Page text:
Silent Sunday, 23 January 2022

Thanks to Jez for the Silent Sunday Challenge!

The prompt is to find a picture that needs no words, right? Or one that encapsulates the theme of “silence”? Here’s one from her archives. Self (in the red coat) was looking at the other woman on the bank. Turned out she was Filipina, too. Self just had a feeling.

On the Prague River, May 2019

Tour, Monticello

The decision to use “human” as the primary descriptor rather than “slave” was a small yet intentional move. He desvribed the games the children played on warm Sunday afternoons (the only day of the week they did not have to work), the songs enslaved workers sang late into the evenings, the celebrations they took part in when someone was married. What reverberated throughout was the humanity of the enslaved people — their unceasing desire to live a full life, one that would not be defined simply by their forced labor.

How the Word Is Passed, p. 13

January Reads: A Comparison of Now and Then

2022

  • My Heart: A Novel, by Semezdin Mehmedinovic, translated from the Bosnian by Celia Hawkesworth
  • Sir Gawain and the Green Knight, the verse translation by Simon Armitage
  • All the Frequent Troubles of Our Days, by Rebecca Donner
  • Castle Shade, #17 in the Mary Russell/Sherlock Holmes series, by Laurie R. King
  • How the Word Is Passed: A Reckoning of the History of Slavery Across America, by Clint Smith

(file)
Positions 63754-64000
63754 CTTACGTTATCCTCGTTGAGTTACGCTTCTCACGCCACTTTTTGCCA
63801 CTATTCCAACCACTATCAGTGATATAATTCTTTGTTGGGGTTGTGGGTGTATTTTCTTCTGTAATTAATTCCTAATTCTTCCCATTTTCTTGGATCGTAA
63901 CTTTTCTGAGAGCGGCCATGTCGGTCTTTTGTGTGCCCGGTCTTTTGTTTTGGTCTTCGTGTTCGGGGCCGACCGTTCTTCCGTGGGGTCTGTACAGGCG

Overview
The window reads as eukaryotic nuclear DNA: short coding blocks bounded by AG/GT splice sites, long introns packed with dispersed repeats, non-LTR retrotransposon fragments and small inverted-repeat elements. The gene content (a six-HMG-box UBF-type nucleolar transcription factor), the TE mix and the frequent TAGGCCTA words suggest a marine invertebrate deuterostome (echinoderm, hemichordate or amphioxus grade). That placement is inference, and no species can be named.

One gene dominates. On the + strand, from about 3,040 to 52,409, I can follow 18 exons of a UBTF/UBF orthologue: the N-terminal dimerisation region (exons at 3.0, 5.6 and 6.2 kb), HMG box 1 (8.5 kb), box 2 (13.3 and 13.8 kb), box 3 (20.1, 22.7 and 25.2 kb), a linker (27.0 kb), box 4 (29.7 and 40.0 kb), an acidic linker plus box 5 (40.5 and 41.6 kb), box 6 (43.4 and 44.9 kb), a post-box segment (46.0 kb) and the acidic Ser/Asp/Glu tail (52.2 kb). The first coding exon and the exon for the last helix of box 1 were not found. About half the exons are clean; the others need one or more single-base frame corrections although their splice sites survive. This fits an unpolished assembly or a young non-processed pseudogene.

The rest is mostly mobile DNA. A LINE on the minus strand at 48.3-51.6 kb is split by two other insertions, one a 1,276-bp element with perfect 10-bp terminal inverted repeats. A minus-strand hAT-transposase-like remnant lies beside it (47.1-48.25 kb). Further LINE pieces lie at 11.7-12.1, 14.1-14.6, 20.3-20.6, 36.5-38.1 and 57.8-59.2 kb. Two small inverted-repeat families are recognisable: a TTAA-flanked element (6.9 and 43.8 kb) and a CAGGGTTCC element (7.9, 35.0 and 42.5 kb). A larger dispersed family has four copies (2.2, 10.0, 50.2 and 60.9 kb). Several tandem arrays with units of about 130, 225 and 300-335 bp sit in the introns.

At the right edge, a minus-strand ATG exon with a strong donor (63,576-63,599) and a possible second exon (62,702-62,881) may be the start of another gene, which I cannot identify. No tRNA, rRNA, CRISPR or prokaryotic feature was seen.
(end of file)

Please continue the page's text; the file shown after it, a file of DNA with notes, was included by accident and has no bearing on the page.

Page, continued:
2021:

  • Women Without Men: A Novel of Modern Iran, by Sharnush Parsipur
  • The Relentless Moon, #3 in the Lady Astronaut Series, by Mary Robinette Kowal
  • No Rules Rules: Netflix and the Culture of Reinvention, by Reed Hastings with Erin Meyer
  • High as the Waters Rise, by Anja Kampmann, translated from the German by Anne Posten

How the Word Is Passed: Prologue

There are six words in the title of this post: She can link to the Six-Word Saturday Challenge, hosted by Travel with Intent. YAY!

After years of Black people being killed by police and having their deaths broadcast in videos streamed across the world, after a white supremacist went into a Black church in Charleston, South Carolina, and killed nine people as they prayed, after neo-Nazis marched in Charlottesville, Virginia, to protect a Confederate statue and reclaim a history born of a lie, after George Floyd was killed by a police officer’s knee on his neck, cities across the country have begun to more fully reckon with the history that made such moments possible — a history that many had previously been unwilling to acknowledge.

How the Word Is Passed, pp. 4 -5

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